I go all the way around the park listening to the Men from the Ministry: Our heroes face a terrible fate a defense job Priceless
Mary homesort out books
Scrabbletoday, I got 400, Perhaps Marywill win tomorrow.
Colonel Miloslav Bitton – obituary
Colonel Miloslav Bitton was a Czech fighter pilot who ran escape lines out of his homeland and fought with the Desert Rats
7:56PM BST 27 Apr 2014
Colonel Miloslav Bitton, who has died aged 94, ran escape lines out of Czechoslovakia in the Second World War before serving with the Desert Rats in the Eighth Army and then as an RAF fighter pilot in bombing raids over Germany.
In 1939 Bitton had just begun his second year at the Commercial Academy in Bratislava when the Germans completed their occupation of Czechoslovakia. They were dealing harshly with men in the Army and Air Force, many of whom had gone into hiding. As Bitton spoke Hungarian, he was asked by several bank managers if he would help them organise an escape route, taking small groups by train and on foot to within a quarter of a mile of the Hungarian border.
Sometimes the escapees suffered from exhaustion and frostbitten feet as they made their winter crossing. Bitton’s mother, however, made white capes to hide the men from the border guards.
After security was tightened, escaping Czechs started to be caught and so Bitton had to cross the border with them, help buy them railway tickets and teach them a few words of Hungarian. The penalties for aiding escapees were severe. Slovak nationalists and zealous policemen were the main hazards and Bitton’s clandestine work placed him in increasing danger.
On one occasion, a man burst in on Bitton and one of the bankers. He was a pilot. “Quick,” he cried. “You have got to save me. The police are after me.” He gave the right password and so Bitton exchanged his overcoat for the man’s blue coat and helped him get away.
Bitton was warned that he could be arrested by the police at any moment and so, in February 1940, he crossed the border into Hungary under the cover of a blizzard. He had to bribe a farmer to provide a horse-drawn sledge to take him within walking distance of a railway station. Although his train was searched twice he arrived safely in Budapest. In the city he made his way to a “safe house” only to learn that his contact had been arrested by the secret police and the place was under surveillance.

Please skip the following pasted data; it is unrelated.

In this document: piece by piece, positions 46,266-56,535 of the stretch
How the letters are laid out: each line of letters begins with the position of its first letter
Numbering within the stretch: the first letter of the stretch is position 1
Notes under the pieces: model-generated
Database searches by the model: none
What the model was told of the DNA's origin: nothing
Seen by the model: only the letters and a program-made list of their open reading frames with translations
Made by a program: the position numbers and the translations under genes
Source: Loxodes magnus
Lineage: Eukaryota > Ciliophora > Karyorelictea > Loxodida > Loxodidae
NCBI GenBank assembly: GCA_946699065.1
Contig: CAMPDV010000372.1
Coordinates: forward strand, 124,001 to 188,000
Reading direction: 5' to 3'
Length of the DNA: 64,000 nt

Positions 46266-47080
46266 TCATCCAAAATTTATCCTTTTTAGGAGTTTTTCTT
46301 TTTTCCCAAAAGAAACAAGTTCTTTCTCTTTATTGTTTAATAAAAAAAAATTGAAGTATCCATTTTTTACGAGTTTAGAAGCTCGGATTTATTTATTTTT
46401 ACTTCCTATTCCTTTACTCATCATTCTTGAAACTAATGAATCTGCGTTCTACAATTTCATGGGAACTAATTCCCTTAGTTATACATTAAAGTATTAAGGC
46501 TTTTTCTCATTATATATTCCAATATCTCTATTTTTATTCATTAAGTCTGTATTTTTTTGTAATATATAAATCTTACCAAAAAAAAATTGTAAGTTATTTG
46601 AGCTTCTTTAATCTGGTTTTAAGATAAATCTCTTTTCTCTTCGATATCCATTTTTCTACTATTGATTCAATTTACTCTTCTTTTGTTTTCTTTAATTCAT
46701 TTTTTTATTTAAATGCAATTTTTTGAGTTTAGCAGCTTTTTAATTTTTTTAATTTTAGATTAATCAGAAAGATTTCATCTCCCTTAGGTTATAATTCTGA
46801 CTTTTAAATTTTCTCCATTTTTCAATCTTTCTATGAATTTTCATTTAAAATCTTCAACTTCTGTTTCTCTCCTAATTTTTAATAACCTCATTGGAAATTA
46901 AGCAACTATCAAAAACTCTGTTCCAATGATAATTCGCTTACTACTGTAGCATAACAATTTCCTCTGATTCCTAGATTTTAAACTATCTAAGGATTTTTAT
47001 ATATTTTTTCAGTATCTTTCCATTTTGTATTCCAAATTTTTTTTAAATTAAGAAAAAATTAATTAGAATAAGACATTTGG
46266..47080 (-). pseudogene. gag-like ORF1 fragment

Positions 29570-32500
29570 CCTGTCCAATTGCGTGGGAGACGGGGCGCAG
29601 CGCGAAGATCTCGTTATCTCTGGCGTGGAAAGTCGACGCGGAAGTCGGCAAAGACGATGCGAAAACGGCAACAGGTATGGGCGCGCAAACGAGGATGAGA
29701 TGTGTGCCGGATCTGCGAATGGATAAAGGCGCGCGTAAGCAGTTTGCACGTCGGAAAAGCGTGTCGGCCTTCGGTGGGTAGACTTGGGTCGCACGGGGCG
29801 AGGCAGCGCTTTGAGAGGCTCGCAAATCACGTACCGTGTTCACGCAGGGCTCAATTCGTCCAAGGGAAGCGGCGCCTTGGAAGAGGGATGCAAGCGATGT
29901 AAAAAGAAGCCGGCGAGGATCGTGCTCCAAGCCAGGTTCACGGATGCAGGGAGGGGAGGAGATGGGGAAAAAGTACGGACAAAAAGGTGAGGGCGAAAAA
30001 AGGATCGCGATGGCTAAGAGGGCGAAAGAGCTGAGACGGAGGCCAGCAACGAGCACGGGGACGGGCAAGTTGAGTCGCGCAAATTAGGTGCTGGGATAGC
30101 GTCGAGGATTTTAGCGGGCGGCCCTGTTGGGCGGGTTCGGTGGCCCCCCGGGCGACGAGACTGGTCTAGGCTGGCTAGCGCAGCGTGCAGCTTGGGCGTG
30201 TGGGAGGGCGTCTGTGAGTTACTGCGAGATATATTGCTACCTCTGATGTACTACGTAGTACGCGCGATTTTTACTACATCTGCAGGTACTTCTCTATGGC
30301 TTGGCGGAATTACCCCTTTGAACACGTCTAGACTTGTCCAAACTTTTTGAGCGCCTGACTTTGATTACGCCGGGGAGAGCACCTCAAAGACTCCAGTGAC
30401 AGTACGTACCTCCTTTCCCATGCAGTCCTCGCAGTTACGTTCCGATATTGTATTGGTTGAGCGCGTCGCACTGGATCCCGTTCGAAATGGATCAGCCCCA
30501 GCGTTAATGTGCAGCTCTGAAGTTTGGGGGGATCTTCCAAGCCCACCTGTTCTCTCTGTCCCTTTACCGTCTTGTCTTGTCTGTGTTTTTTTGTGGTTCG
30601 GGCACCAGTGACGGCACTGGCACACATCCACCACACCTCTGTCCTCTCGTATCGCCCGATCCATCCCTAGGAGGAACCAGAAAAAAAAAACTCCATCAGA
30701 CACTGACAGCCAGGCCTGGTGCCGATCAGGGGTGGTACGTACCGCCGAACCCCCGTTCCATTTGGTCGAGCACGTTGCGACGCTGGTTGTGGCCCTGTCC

Bitton set up a new escape route in Budapest. This time onwards to Yugoslavia. He would take between 10 to14 Czechs at a time, pretending that he was in charge of a group of sportsmen. He held their tickets and did all the talking to the conductor on the train to Nagykanizsa, in south-west Hungary. There he handed them over to another guide who arranged for them to be ferried across the River Drava to Yugoslavia.
About 100 Czechs were imprisoned in the Citadel of Budapest and rumours circulated that they would be handed over to the Gestapo. There were plans for a mass breakout in which Bitton’s role was to arrange for lorries and taxis to enable them to get away. The secret police had, however, found one of the safe-houses and roughed up the owner who subsequently betrayed Bitton’s hiding place. He was arrested. On the way to the interrogation centre, he tried to bribe the driver of the police car with his watch, a ploy which failed.
On arrival he was put in an iron cage measuring about 10ft by 12ft – along with 40 or so other detainees. When he was interrogated, he denied any knowledge of Hungarian, claiming that he wanted to get to Yugoslavia and then Paris. He was beaten so severely that he passed out twice.
After being transferred to a civilian jail, in April he was released and expelled to eastern Slovakia. He made his way back to Budapest, however, and used his own escape route to reach the River Drava. He and his companions hid in bushes on the river bank watching the guards’ patrol boat plying up and down, its searchlight sweeping over them. They waited for nightfall and, choosing their moment carefully, piled into their boat and crossed into Yugoslavia by moonlight.
Miloslav Kratochvil was born on October 14 1919 in the village of Alexandrovka, a Czech settlement in Ukraine, about 100 miles north-west of Odessa. His mother and father were farmers; Miloslav was the youngest of their six children.
In 1926 the family moved to Czechoslovakia, where his parents continued to manage farms. Young Miloslav bred rabbits to help make ends meet and his parents kept five dogs to deter burglars. When he was aged 14, his parents could not afford to keep him in school and he took up an apprenticeship in the grocery trade in nearby Bratislava.
After his escape to Yugoslavia in 1940, he acted as a liaison officer between the Czechoslovak military mission and the Yugoslav civil and military authorities. His job was to interrogate escapees and furnish them with travel documents for their onward journey.
In June, supplied with documents from the French Consulate, he travelled to Syria and then to a camp near Acre, Palestine. After a move to a transit camp at Gedera, west of Jerusalem, he and his companions were issued with uniforms and arms by the British.
By December, when they were in Jericho, their small force numbered about 400. There were, he wrote afterwards “hot and dusty winds by day, freezing temperatures at night, scorpions and tarantulas everywhere, insects and malaria – we had to cope with everything.”